1. The study on Sanmenxia annual flow forecasting in the Yellow River with mix regression model

    Institute of Scientific and Technical Information of China (English)

    JIANG Xiaohui; LIU Changming; WANG Yu; WANG Hongrui

    2004-01-01

    This paper established mix regression model for simulating annual flow, in which annual runoff is auto-regression factor, precipitation, air temperature and water consumption are regression factors; we adopted 9 hypothesis climate change schemes to forecast the change of annual flow of Sanmenxia Station. The results show: (1) When temperature is steady, the average annual runoff will increase by 8.3% if precipitation increases by 10%; when precipitation decreases by 10%, the average annual runoff will decrease by 8.2%; when precipitation is steady, the average annual runoff will decrease by 2.4% if temperature increases 1 ℃; if temperature decreases 1 ℃, runoff will increase by 1.2%. The mix regression model can well simulate annual runoff. (2) As to 9 different temperature and precipitation scenarios, scenario 9 is the most adverse to the runoff of Sanmenxia Station of Yellow River; i.e. temperature increases 1℃and precipitation decreases by 10%. Under this condition, the simulated average annual runoff decreases by 10.8%. On the contrary, scenario 1 is the best to the enhancement of runoff; i.e. when temperature decreases 1 ℃ precipitation will increase by 10%, which will make the annual runoff of Sanmenxia increase by 10.6%.

  2. A regression-kriging model for estimation of rainfall in the Laohahe basin

    Science.gov (United States)

    Wang, Hong; Ren, Li L.; Liu, Gao H.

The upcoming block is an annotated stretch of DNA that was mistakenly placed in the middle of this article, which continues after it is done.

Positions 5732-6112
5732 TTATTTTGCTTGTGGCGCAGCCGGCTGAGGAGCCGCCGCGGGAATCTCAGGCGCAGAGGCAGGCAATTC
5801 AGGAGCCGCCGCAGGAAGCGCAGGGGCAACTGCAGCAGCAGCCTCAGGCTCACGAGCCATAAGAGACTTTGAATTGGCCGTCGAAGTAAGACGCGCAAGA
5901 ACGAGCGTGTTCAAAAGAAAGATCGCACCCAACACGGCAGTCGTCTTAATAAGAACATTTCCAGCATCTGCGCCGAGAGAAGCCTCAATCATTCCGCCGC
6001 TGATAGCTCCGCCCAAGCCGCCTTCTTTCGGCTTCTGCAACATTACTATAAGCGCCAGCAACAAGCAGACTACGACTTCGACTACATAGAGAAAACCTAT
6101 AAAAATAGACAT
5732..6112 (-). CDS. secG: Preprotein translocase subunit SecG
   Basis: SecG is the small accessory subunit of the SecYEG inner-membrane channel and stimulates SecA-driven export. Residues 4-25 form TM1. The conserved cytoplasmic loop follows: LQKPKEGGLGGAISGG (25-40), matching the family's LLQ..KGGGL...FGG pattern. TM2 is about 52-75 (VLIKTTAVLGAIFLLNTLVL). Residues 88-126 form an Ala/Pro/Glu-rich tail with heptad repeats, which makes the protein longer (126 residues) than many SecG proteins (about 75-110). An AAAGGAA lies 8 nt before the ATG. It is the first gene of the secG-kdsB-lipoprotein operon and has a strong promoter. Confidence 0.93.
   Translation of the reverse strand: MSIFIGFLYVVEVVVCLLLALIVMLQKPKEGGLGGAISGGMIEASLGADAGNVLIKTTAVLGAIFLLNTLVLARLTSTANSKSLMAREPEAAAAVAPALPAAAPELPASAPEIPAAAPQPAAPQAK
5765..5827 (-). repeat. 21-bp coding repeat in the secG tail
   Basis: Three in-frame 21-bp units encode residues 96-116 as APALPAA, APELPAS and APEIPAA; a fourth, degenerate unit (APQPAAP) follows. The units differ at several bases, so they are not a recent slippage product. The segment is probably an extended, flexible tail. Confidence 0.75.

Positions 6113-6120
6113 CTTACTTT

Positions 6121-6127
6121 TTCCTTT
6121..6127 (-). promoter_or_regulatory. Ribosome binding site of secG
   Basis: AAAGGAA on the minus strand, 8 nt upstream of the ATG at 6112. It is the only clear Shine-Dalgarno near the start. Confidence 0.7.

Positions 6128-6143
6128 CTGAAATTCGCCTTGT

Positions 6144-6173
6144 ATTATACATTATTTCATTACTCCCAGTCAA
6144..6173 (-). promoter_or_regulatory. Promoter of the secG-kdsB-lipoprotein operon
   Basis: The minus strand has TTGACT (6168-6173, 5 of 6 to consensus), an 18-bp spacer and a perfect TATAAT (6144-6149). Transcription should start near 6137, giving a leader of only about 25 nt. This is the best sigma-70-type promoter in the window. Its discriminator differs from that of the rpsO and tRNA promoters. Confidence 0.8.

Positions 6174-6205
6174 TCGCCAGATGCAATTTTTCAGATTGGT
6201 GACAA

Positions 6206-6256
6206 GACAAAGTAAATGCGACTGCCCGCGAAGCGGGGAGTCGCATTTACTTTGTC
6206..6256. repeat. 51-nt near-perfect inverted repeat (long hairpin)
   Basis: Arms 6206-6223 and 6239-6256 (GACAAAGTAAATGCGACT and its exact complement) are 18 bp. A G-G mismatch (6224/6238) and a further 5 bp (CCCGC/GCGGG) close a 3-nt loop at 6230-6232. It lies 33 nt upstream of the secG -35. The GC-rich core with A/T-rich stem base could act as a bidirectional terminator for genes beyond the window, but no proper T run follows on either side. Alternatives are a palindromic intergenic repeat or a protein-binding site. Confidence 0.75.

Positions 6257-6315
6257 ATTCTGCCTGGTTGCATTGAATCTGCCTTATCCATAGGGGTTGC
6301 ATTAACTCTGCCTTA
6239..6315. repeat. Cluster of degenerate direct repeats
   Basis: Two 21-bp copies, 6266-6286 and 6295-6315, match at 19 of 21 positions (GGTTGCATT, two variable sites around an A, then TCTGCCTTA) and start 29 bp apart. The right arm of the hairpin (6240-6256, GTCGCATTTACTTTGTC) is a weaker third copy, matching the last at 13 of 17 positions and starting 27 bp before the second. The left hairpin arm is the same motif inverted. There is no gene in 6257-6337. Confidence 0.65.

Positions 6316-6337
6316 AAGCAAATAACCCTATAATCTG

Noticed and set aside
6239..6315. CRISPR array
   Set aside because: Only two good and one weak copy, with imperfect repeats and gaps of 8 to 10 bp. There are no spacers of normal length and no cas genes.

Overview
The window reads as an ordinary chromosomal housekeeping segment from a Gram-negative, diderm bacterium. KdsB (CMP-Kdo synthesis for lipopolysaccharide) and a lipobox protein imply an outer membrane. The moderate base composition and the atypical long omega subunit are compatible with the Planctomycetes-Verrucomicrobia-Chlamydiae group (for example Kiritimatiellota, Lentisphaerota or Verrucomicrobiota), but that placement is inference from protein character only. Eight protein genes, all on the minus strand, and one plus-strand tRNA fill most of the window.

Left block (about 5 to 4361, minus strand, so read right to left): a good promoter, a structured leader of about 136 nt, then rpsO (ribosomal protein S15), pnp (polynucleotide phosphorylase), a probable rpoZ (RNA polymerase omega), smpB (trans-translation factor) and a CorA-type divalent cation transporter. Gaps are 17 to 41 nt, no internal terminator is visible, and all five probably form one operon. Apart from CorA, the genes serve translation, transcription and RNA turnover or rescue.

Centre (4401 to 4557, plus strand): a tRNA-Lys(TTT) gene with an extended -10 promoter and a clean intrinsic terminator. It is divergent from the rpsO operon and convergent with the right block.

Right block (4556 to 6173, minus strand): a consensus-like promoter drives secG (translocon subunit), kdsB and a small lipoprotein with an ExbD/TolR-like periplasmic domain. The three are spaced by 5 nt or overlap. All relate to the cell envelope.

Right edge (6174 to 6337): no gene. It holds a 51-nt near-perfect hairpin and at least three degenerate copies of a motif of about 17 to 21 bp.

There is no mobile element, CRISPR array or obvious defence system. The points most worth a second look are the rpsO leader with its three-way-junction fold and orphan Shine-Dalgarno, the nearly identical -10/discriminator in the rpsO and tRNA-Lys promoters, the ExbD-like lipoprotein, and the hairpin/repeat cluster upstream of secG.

2009-10-01

    This paper presents a multivariate geostatistical algorithm called regression-kriging (RK) for predicting the spatial distribution of rainfall by incorporating five topographic/geographic factors of latitude, longitude, altitude, slope and aspect. The technique is illustrated using rainfall data collected at 52 rain gauges from the Laohahe basis in northeast China during 1986-2005 . Rainfall data from 44 stations were selected for modeling and the remaining 8 stations were used for model validation. To eliminate multicollinearity, the five explanatory factors were first transformed using factor analysis with three Principal Components (PCs) extracted. The rainfall data were then fitted using step-wise regression and residuals interpolated using SK. The regression coefficients were estimated by generalized least squares (GLS), which takes the spatial heteroskedasticity between rainfall and PCs into account. Finally, the rainfall prediction based on RK was compared with that predicted from ordinary kriging (OK) and ordinary least squares (OLS) multiple regression (MR). For correlated topographic factors are taken into account, RK improves the efficiency of predictions. RK achieved a lower relative root mean square error (RMSE) (44.67%) than MR (49.23%) and OK (73.60%) and a lower bias than MR and OK (23.82 versus 30.89 and 32.15 mm) for annual rainfall. It is much more effective for the wet season than for the dry season. RK is suitable for estimation of rainfall in areas where there are no stations nearby and where topography has a major influence on rainfall.

  3. A comparison of ordinal regression models in an analysis of factors associated with periodontal disease